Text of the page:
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Ownership of Michael Jackson's Neverland Ranch remains deadlocked in legal battles

By Catholic Online (NEWS CONSORTIUM)
August 1st, 2012
Catholic Online (www.catholic.org)

When the eccentric and deeply troubled superstar Michael Jackson died at the age of 50 in 2009, he was over $500 million in debt. With many of the late singer's assets in probate, the fate of his fabled Neverland Ranch - once the site of private zoos, amusement park rides and a basketball court - launched legal battles that continue to this day.

LOS ANGELES, CA (Catholic Online) - Most of Jackson's surviving relatives say that the 2,500-acre property must stay in the family in order for his three children to inherit their birth home, the attorney for Jackson family matriarch Katherine Jackson says.

Eighty-two-year-old Katherine's role has remained Jackson's three children, Prince, 15, Paris, 14, and Blanket, 10. There are accusations by five of Katherine's other seven living children that the co-executors of Michael's debt-ridden estate, attorneys John Branca and John McClain, falsified the will.

Katherine remains the central figure because the will ultimately gives her 40 percent of the estate, of which McClain and Branca are executors until all debt and litigation are settled. Michael's children will also receive 40 percent, and the final 20 percent intended for charity.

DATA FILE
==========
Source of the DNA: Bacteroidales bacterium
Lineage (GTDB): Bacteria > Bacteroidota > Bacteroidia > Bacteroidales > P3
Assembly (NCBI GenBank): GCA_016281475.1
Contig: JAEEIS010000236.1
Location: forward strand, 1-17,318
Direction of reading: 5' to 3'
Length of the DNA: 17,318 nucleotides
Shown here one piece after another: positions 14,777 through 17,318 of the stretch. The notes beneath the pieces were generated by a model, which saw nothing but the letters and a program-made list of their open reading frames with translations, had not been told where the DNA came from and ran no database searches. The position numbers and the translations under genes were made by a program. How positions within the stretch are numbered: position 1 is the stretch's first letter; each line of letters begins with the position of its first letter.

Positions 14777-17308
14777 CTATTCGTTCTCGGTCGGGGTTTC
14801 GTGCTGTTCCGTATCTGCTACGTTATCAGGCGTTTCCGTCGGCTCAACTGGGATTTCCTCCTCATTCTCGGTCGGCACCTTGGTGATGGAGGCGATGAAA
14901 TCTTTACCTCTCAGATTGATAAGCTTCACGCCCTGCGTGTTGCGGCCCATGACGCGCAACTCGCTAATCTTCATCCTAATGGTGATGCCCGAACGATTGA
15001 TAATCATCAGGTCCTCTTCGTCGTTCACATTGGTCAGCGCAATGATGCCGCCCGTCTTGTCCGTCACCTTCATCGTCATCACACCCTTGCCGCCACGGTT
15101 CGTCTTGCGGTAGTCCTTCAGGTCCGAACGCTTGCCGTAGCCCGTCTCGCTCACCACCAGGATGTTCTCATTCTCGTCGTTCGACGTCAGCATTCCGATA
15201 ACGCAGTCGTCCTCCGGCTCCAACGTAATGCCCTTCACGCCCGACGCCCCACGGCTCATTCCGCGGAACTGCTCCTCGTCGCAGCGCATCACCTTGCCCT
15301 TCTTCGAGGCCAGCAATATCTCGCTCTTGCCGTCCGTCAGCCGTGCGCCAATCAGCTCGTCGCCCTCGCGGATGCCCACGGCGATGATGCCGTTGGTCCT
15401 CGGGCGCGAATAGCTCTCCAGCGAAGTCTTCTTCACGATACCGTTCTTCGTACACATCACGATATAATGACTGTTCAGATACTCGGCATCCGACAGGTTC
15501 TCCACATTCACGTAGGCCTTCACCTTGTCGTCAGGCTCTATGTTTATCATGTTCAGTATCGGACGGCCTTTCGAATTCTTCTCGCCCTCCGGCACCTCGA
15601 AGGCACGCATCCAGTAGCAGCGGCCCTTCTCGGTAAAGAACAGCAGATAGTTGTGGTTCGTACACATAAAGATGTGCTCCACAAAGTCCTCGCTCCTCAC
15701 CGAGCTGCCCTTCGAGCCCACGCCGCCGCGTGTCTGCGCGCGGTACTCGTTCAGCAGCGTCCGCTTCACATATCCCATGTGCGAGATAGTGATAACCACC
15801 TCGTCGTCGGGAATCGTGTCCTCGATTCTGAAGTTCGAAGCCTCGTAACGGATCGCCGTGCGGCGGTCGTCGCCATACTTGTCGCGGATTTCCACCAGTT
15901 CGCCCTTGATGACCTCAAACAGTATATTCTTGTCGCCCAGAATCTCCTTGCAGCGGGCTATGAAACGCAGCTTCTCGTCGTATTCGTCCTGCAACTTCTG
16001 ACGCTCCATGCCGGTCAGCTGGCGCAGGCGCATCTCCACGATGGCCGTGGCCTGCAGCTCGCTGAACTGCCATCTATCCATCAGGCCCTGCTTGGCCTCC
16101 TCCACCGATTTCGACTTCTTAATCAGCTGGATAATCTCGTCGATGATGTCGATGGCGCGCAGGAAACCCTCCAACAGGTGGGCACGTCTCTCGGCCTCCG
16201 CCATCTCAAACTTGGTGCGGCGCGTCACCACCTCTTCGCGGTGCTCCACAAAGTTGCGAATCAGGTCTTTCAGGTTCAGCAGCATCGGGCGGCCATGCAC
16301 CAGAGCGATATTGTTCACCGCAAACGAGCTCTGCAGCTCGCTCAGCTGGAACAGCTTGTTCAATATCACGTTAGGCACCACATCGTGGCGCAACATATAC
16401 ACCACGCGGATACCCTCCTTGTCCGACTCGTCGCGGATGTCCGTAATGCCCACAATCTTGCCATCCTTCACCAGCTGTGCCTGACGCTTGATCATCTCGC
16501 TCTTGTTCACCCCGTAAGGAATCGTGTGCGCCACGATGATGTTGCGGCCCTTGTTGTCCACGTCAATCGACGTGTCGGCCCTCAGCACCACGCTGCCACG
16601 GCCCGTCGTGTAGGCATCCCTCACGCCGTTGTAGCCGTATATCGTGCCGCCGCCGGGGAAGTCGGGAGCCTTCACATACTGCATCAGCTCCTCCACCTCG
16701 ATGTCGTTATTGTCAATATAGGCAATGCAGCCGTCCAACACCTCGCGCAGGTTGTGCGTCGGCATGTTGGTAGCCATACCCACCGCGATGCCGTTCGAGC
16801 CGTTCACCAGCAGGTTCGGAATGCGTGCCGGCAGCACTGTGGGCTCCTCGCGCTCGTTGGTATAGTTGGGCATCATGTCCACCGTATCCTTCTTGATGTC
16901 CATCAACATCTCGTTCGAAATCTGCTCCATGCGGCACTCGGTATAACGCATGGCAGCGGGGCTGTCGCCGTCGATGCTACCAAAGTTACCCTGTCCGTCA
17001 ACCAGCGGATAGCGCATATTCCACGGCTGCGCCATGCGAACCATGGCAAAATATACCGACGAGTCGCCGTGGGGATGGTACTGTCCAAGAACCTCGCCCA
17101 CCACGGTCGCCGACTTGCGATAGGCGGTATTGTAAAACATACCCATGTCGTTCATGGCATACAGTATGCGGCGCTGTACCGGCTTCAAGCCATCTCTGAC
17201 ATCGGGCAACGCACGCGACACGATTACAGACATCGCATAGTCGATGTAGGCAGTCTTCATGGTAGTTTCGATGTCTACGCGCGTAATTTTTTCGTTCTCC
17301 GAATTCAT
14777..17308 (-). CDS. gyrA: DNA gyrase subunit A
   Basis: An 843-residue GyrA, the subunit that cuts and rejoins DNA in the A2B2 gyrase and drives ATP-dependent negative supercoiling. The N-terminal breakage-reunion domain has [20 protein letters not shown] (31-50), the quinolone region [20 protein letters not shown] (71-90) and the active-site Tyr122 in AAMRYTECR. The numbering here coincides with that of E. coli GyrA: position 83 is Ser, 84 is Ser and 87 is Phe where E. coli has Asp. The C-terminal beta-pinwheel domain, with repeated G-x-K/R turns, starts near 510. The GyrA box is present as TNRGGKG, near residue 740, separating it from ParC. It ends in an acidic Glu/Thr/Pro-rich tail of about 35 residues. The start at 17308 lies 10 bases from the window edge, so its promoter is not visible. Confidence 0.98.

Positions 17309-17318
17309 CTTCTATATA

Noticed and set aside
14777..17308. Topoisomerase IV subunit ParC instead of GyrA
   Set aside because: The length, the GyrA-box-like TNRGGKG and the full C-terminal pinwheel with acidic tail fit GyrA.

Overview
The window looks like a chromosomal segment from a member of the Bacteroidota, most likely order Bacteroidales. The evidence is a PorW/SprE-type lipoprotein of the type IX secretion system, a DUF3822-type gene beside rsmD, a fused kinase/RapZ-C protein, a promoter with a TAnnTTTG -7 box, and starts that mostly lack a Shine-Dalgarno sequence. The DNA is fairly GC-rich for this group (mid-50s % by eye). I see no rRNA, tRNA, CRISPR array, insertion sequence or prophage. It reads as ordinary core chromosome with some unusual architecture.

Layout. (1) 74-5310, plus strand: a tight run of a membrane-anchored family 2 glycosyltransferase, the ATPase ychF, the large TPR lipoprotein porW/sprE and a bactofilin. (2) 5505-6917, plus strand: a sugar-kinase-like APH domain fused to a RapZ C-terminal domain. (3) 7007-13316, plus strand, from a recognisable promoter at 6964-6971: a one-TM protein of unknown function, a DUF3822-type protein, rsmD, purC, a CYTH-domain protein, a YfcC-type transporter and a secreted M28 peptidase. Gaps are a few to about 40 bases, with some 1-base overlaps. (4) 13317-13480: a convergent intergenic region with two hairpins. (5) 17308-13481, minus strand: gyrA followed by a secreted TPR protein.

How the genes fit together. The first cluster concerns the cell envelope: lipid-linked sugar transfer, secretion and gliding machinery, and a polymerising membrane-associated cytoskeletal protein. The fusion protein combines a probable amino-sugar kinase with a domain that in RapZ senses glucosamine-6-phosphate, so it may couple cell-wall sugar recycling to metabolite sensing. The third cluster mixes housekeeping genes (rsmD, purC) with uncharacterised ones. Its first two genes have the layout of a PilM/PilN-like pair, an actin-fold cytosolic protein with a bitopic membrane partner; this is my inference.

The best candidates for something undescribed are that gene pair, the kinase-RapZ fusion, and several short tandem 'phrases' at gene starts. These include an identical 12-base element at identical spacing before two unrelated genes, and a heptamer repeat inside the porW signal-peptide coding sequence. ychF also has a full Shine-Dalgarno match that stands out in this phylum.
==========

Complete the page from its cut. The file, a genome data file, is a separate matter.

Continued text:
Michael Jackson's formerly troubled estate has since generated $475 million in revenue in three short years, bringing all debt current and making a decision on the land possible within the next year.

"It is the wish of the beneficiaries that Neverland be kept in the family and Michael's children get to one day decide what to do with their old family home," Perry Sanders, Katherine Jackson's attorney, told The Daily.

"Unfortunately, the way things are set up in the trust code and state code, the trustees get to make decisions about the assets of the estate. So consequently, we're not aware of anything happening with it."

There had been discussion that the Neverland Ranch would become a tourist destination in the manner of Elvis Presley's Graceland mansion in Memphis, or into a world-class music school. Animal rights advocates, such as the People for the Ethical Treatment of Animals want the land to be converted into a sanctuary for rescued exotic animals.

Singer Jermaine Jackson, Michael's older brother by four years had lobbied hard for the land to be developed into an amusement park, museum and concert venue celebrating his brother's legacy.

The chief executive officer of Colony Capital, the California investment firm that saved Neverland from foreclosure by buying Michael's $23 million mortgage in 2008, predicted he could sell the ranch for an astronomical $100 million. Santa Barbara County, where Neverland is located, has assessed the ranch's value at $29.2 million for tax purposes.

Hundreds of fans crowded Neverland's still-locked entrance last month, on the third anniversary of Michael Jackson's death. Many of those who had gathered there agreed it would be wonderful to transform the ranch into a testament to Jackson's life.

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